What makes a congregation vital?
The very notion of vitality is fluid. It ebbs and flows through communities; projects, programs, and approaches to ministry that work in one congregation can fail miserably in another just a couple miles away. Even within communities, it can come and go. There is something inherently mystical about what makes a congregation vital.
We at Congregations know of no better way to explore congregational liveliness than to visit communities that are widely seen as vital places of worship. And so, with this issue we are launching the first in a series examining some of America’s vital congregations. Written by members of Alban’s staff—anonymously so as to keep the focus on the congregation—we will visit a diverse set of congregations around the country to see what we can learn.
We have not taken a scientific approach to selecting the communities we write about, beyond favoring those you may not know a lot about already. Rather, we select communities we have found ourselves drawn to. Our series begins in Atlanta, Georgia, at Central Presbyterian Church, whose colorful sanctuary is depicted on the cover of this issue. The origami birds, each folded by a member of the church, includes the name of someone connected with the congregation that the folder has promised to pray for through the coming year. They call the project “Wing and a Prayer.”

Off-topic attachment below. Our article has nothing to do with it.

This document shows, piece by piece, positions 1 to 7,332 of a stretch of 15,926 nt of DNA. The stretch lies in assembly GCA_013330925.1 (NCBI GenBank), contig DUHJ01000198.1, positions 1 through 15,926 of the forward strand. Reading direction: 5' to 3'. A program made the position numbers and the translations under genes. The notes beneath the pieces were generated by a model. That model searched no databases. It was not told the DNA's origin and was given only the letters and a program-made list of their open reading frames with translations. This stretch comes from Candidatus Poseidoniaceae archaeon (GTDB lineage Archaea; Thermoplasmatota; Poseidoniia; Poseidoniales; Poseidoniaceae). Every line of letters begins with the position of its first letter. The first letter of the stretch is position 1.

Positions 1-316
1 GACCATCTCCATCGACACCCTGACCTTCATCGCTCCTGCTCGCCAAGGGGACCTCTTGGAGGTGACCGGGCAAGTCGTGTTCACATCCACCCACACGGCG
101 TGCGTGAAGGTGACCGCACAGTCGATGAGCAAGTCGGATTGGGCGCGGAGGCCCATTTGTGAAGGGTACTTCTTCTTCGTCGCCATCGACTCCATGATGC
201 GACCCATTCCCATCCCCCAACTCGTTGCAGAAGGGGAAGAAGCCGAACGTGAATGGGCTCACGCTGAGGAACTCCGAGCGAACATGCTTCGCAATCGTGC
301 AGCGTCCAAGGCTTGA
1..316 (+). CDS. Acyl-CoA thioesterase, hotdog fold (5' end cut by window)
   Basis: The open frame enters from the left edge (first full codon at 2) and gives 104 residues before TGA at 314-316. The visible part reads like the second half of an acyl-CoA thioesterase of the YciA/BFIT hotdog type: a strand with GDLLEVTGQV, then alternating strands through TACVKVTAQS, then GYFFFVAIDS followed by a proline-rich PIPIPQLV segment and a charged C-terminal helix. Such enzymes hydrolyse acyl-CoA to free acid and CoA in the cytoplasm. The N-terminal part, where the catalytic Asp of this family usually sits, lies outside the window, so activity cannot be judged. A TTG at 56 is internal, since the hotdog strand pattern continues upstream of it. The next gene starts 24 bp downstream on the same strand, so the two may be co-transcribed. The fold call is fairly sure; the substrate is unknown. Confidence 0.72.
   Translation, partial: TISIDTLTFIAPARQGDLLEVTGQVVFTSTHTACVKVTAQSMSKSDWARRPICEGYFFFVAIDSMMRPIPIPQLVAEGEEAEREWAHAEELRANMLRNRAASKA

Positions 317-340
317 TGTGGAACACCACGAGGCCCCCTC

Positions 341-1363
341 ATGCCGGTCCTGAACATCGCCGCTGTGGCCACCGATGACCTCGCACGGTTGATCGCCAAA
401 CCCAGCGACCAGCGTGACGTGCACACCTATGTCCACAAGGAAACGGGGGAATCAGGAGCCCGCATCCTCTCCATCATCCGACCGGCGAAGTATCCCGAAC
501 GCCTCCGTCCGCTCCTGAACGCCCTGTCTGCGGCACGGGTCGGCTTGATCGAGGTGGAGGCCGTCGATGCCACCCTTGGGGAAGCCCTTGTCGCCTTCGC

This issue—a double issue, twice as long as usual, which helps us catch up with our schedule of publication while bringing you a wealth of content—includes a number of stories about congregations connecting with people and helping people connect. From G. Jeffrey MacDonald’s story on how some congregations are taking on child poverty in their communities by serving as a kind of extended family to Brent Coffin’s report on a weekly gathering to practice Christian havruta, this issue tells of ways that congregations are making connections possible.
Connecting with people through popular culture (our review of Lady Gaga’s new CD is a first for us in many ways) and through social media (using the unlikely frame of Through the Looking Glass) illustrate the new ways congregations are finding to meet people where they live. Graham Standish points out that he learned how to lead a congregation on a college lacrosse team. Andrew Daugherty shows us how success isn’t necessarily found in statistics. Beverly and George Thompson explore the three R’s of change—resist, react, and respond—and help congregations move forward in healthy ways. And Mark Pinsky’s story of faith and disability at one congregation—excerpted from our luminous forthcoming book, Amazing Gifts—tells how a church was transformed by the arrival of one family.
We hope you will be inspired by these stories and encouraged perhaps to see or do something a little differently in the future. As always, I welcome your responses, story ideas, and suggestions for other vital congregations to visit. You can reach me at firstname.lastname@example.org.